You might have noticed, I´ve deviated from my usual schedule of posting an article about every 2-3 weeks…
There are a couple of reasons, none bad, which have kept me from posting.
Reason number 1 is that commitments from my daytime job have kept me unusually busy for January and February and this will stay that way at least until mid march,
so you´ll have to wait for  a new full article until about 3-4 weeks time.

Reason number 2 is I´ve been working on several full articles, but due to my perfectionism I was not satisfied with what I could have posted…

In the “unfinished posts” queue is the first part of the Dactylioceras article, dealing with the lower toarcian Dactylioceras species.
When looking at some of the ammonites I was photographing (every little prep fault  somehow gets exaggerated when you look through a lens…),
I found that most of them needed some form of re-prep to comply to the same standard I´ve been trying to adhere to for the book.
This is for example the reason why #7 in the photograph, a Dactylioceras (Orthodactylites) clevelandicum,  went back to the top of my prep queue :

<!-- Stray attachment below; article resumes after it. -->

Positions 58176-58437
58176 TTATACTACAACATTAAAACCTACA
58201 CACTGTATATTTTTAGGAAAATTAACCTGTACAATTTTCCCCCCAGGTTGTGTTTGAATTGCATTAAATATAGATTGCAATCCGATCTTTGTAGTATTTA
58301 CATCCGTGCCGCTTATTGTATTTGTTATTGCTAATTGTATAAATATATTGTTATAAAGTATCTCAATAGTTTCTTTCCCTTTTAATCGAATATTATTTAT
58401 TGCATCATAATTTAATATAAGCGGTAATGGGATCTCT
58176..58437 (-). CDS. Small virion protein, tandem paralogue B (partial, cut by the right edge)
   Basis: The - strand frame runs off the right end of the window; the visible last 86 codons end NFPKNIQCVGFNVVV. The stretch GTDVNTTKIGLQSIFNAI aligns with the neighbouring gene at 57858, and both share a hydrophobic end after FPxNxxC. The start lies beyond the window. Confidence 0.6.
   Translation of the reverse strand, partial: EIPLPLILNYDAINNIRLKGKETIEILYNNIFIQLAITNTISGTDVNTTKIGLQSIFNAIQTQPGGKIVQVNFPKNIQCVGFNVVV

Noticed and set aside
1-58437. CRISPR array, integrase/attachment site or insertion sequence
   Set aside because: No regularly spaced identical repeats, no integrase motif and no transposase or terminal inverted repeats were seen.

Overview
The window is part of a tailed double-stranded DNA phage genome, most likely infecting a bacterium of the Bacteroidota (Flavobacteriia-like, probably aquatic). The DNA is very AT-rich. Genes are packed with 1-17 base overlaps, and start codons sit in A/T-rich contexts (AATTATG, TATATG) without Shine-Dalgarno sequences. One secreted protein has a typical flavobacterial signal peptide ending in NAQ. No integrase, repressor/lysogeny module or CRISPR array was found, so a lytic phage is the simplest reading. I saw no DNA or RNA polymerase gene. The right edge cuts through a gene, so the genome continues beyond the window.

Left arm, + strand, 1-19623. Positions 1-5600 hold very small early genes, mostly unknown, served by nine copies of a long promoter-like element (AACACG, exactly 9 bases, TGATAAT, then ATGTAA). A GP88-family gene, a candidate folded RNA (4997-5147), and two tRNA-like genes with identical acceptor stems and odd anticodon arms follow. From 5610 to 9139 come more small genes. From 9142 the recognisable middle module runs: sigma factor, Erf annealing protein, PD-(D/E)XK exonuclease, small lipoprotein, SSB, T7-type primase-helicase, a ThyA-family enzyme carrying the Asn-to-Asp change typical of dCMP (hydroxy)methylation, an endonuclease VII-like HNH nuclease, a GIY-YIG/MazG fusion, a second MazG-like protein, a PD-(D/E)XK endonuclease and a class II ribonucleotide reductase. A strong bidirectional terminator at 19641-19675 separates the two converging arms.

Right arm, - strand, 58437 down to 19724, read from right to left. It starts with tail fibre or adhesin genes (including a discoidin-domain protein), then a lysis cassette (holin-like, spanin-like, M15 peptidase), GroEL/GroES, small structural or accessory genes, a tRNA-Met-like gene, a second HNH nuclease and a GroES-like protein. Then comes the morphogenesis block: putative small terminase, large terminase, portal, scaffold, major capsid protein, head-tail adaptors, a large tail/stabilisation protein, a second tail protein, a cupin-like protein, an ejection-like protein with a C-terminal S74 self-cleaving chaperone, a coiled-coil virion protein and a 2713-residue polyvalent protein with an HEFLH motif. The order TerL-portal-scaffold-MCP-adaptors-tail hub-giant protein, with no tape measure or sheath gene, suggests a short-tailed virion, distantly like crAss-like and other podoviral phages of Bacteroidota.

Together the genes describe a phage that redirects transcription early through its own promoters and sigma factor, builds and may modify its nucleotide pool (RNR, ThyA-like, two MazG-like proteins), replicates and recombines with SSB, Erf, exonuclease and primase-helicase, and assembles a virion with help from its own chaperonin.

The inner whorls needed some more attention with the fine air pen and the air abrader – it had been found in 2002 and basically went straight to the drawer at that time.

Reason number 3 is I need to clean up my prep slate before I go for my traditional spring collection tour to make space for potential new finds,
so the proportion of time prepping was higher that the one on writing…
All of the ammonites (and other fossils) have been prepped last weekend, in case you´re wondering what they are here´s the list :

  1. Dactylioceras (Orthodactylites) tenuicostatum,  7 cm
  2. Double of Dacytlioceras commune, 5 & 4 cm, thanks to Dr. Mike Howarth for helping to correct my inital thoughts on this one…
  3. A Plagiostoma sp. bivalve, 6 cm,  from the apyrenum subzone of the middle lias, a “first” for me, I´ve never seen one before from the Yorkshire lias…
  4. A combo of Amaltheus stokesi (5.5 cm) , Amaltheus bifurcus (2.5 cm) , Amaltheus wertheri (2 & 1 cm)
  5. Pleuroceras hawskerense, 6 cm
  6. Dactylioceras (Orthodactylites) semicelatum, 5 cm
  7. Dactylioceras (Orthodactylites) clevelandicum, 9 cm

Another article that´s in the “unfinished posts” queue for a long time already is about pathologies on Yorkshire coast liassic ammonites, for the simple reason that